Movie Review: 'Thank God': This Diwali Release Lacks Fireworks 
‘Thank God’: This Diwali Release Lacks Fireworks 

Thank God!(the movie is over) is the last emotion the movie leaves you with.

Director: Indra Kumar 
Writers: Aakash Kaushik and Madhur Sharma 
Cast: Ajay Devgn, Sidharth Malhotra, and Rakul Preet Singh 
Rating: 1.5/5


It is an official remake of Anders Matthesen‘s 2009 film Sorte Kugler or What Goes Around. Aayan Kapoor (Sidharth Malhotra ) is an easily-irritable, self-centered and money-minded guy with a wobbly moral compass who works in the real estate business and lives with his wife (Rakul Preet Singh ) who is a police inspector and their beautiful daughter, Pihu (Kiara Khanna). Since most of his dealings were in black money, post-demonetization he plunges into a financial crisis. One day he gets into a car accident and the story shifts gear. As he hangs between the realm of the living and the dead, he finds himself at the court of CG aka Chitragupt (Ajay Devgn), the god in charge of keeping records of the karma of humans and deciding their fate accordingly. Now it is on CG to take a call on whether Aayan gets a second chance or dies on the operation table. But CG wants to play a game with Aayan where his decisions will decide whether he should be put back on earth or sent to hell.  What happens next? Of course, there is a twist in the tale. 



Ajay Devgn is good and gives a flawless performance. His amused reaction to Siddharth’s character wanting to play a Singham-like cop will make one smile. But then, an actor of his caliber can ace this part even in his sleep. CG has certain Munnabhainess to him and it seems Sanjay Dutt could have played this part equally well, and even added some extra dose of flamboyance to it. 


Sidharth Malhotra’s stab at comedy is funny, but not in a good way. The actor looks uncomfortable on screen and his comedy seems forced, his performance stilted. He never becomes the character. He tries to pull various faces and the end result looks like a badly acted emoji reel. Comedy, especially slapstick, is definitely not his forte. The character could have been played much better by someone like Varun Dhawan—he is the right kind of over-the-top funny that could have helped in creating the breezy ride the film might have looked on paper. But Sidharth somewhat manages to redeem himself in the more intense and emotional scenes, which are few and far between, in the second half of the movie.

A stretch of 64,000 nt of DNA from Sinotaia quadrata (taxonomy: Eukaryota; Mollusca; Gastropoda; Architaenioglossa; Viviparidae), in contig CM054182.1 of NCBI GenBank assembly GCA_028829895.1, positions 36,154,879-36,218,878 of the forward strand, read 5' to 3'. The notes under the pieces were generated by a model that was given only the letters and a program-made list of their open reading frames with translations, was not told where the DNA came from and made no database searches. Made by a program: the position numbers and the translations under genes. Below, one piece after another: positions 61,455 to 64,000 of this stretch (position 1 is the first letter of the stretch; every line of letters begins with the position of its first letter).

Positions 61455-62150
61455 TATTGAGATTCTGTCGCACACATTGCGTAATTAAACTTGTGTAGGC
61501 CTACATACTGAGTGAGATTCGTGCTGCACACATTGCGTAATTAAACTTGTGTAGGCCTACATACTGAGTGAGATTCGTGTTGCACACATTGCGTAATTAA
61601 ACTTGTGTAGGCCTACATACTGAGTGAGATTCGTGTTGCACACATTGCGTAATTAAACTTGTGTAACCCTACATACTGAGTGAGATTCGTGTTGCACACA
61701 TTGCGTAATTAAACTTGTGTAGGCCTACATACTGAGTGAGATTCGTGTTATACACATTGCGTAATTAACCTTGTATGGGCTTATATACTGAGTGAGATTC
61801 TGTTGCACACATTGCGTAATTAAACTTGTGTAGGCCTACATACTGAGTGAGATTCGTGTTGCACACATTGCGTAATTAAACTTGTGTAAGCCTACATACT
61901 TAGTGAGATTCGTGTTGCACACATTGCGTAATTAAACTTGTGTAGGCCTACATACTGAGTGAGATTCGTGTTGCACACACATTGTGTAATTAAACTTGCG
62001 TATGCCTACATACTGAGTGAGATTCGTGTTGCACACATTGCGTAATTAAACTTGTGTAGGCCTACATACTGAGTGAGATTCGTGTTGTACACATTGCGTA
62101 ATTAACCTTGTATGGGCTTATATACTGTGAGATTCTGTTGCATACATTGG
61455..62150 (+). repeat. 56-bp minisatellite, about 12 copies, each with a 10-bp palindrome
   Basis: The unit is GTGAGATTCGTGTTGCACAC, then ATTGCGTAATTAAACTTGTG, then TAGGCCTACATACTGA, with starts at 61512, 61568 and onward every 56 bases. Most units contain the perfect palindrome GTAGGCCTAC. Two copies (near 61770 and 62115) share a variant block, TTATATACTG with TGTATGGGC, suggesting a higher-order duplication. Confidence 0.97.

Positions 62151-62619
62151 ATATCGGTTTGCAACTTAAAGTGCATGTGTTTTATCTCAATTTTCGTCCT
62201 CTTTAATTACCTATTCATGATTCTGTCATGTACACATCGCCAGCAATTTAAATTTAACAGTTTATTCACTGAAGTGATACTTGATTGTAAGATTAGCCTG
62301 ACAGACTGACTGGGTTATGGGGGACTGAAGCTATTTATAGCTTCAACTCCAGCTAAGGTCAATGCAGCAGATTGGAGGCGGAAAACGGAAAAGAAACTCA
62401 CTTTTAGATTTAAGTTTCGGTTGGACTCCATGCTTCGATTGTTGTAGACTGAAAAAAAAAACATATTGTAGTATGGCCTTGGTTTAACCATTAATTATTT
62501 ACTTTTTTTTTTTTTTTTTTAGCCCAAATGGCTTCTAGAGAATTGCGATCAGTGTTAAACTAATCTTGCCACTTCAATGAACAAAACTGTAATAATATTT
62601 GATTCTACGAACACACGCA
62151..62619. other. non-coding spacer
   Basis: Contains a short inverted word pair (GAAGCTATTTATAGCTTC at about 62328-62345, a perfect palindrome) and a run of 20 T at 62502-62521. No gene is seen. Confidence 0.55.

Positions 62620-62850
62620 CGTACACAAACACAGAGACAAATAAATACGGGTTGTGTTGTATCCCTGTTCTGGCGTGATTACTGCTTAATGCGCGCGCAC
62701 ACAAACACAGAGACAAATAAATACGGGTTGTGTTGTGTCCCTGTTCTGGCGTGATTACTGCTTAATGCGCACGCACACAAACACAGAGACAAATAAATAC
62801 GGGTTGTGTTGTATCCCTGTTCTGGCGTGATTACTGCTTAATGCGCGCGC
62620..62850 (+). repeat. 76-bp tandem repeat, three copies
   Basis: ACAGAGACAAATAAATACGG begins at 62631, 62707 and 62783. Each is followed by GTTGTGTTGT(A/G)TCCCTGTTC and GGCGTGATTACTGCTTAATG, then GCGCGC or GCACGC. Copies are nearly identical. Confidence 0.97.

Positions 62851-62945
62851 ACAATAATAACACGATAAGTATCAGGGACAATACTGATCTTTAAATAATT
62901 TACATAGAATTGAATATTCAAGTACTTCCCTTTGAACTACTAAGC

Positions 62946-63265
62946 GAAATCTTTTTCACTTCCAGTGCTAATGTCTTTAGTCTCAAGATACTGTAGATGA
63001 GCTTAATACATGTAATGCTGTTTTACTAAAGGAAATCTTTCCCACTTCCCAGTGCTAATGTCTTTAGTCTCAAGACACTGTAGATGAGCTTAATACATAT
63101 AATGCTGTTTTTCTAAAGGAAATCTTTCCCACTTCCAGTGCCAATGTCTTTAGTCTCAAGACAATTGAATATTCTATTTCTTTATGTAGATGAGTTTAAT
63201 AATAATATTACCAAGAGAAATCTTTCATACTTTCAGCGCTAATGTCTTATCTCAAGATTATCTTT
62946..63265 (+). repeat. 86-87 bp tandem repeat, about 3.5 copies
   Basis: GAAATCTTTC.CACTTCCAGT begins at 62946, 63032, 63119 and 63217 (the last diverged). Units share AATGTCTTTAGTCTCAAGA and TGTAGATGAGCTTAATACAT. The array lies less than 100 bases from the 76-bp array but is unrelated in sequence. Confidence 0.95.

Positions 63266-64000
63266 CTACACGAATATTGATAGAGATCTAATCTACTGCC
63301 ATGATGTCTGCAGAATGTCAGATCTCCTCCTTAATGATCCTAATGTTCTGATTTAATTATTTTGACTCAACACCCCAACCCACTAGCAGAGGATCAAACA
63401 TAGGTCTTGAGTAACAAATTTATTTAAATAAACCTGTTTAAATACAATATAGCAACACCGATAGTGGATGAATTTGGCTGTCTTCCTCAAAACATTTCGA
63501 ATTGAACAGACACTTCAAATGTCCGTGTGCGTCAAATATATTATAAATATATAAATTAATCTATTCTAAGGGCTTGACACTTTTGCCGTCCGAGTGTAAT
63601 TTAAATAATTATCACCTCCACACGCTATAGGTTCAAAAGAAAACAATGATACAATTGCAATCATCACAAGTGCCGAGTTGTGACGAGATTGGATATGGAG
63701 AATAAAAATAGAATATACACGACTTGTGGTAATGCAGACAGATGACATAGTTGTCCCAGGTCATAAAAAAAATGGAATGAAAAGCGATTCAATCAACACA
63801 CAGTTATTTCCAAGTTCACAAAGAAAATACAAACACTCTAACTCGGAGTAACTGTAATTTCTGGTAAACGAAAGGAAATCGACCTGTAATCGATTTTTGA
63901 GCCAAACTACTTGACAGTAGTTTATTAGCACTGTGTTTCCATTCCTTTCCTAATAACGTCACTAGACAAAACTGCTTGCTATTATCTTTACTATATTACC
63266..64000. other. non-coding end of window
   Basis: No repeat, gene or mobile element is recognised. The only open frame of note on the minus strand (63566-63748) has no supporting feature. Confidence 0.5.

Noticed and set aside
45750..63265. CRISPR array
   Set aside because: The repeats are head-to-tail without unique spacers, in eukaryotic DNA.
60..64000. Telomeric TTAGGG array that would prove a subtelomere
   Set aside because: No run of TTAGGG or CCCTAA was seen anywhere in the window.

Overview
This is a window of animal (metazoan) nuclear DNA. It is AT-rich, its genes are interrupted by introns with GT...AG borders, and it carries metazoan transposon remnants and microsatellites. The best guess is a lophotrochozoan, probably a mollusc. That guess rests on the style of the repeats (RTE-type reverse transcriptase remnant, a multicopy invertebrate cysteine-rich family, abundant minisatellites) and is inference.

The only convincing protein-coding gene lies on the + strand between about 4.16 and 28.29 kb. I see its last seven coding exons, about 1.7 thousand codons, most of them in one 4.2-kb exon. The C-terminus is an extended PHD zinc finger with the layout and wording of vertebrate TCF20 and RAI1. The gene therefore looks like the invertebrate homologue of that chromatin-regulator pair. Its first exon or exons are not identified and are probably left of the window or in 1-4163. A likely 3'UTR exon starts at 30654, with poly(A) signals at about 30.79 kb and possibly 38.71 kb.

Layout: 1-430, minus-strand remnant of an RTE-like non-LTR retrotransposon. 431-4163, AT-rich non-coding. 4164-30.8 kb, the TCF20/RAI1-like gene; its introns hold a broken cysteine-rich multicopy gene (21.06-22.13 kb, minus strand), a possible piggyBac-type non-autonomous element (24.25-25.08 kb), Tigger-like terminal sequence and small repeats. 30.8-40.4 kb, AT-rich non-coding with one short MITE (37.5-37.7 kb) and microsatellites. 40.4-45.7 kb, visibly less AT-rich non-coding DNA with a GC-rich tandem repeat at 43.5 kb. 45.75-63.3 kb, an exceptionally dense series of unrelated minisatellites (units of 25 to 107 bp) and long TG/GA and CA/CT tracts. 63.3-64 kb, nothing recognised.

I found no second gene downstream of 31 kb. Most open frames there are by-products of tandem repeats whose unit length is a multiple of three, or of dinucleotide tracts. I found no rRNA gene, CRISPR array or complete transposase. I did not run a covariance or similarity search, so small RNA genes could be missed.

After Attack, Runway 34, Cuttputlli, and Doctor G, this is Rakul Preet Singh’s 5th film of the year. The prolific actor seems to be in every other film these days. It is ironic that you remember her face but not any of her performances. It seems she is going for quantity instead of quality. Yet one has no evidence of her being a bad actor. Even for that, one needs to see her really perform. She needs to pick better roles instead of just going on a signing spree based on who her hero in the film is. Here as Ruhi Kapoor, Ayaan’s police inspector wife, she hardly gets much to do. Her character in the movie is not given an arc. She plays the pretty and chirpy heroine. As Pihu’s mother, she is not convincing. She has zero chemistry with her on-screen daughter or even her on-screen husband. Maybe it is that difficult for an outsider to get a substantial role in Bollywood, or maybe she is just a one-trick pony.  



Kanwaljit, Seema Pahwa, and Kiku Sharda all play their roles to perfection but the roles hardly do any justice to actors of their caliber. Nora Fatehi is a gorgeous dancer and does a stunning job in the Manike remake. The low-angle shots add extra oomph to her lithe body as it swerves and breaks into those smooth serpentine moves. 


There are a few genuinely funny moments, three to be precise. One is where CG accuses Amitabh Bachchan of stealing his gameshow idea and making KBC, the second is when Ayan says that his dream was to become a Sigham-like cop to Ajay Devgn the OG, and where the writers copy-paste one of the most famous Chandler (Friends) moments into the movie. There is a poignant scene where Ayan is treated the way he has been ‘worshipping’ the idol of lord Hanuman—by pouring gallons of oil on him, pasting coins on his face, and shoving ladoos into his mouth. The scene points out the preposterousness of these kinds of show of affection and senseless rituals. CG points out that while humans keep on asking god for various favors, they are not willing to do that one thing god wants them to do—that is to be kind and empathetic towards other humans. 


But Indra Kumar, the Dil-Beta-Ishk maker, who also has two sex comedy franchises, Masti and Dhamaal, to his credit, seems to have gotten stuck in a time loop. His woke is the whatsapp uncles’ version of woke. Nothing–neither the ideas, nor the jokes, nor the sets, nor the moral posturing–seems fresh. The basic premise is almost the same as that of movies like Liar Liar and Bruce Almighty. But the main problem with the movie, apart from its sporadically-witty-mostly-lazy writing, is that instead of a Jim Carrey, the movie has Sidharth Malhotra, and expressions, especially funny ones, are not his forte.  


The Verdict: 


It is a comedy that is not particularly funny. It could have been a family drama, but Nora makes sure it isn’t. It is too stretched to be a fast-paced breezy watch. The writing is banal at its best. Sidharth Malhotra looks like he is acting in an emoji reel. Even in her 5th film of the year, Rakul Preet hardly manages to make an impact. And there is no Morgan Freeman in a white suit playing God this time.  


The official adaptation of Anders Matthesen’s 2009 film, Sorte Kugler, which has been ‘upgraded’ with ’90s aesthetics and lame WhatsApp jokes, is a lackluster movie. Thank God (the movie is over) is the last emotion it leaves you with. So, brownie points to the makers for coming up with such an appropriate name.  

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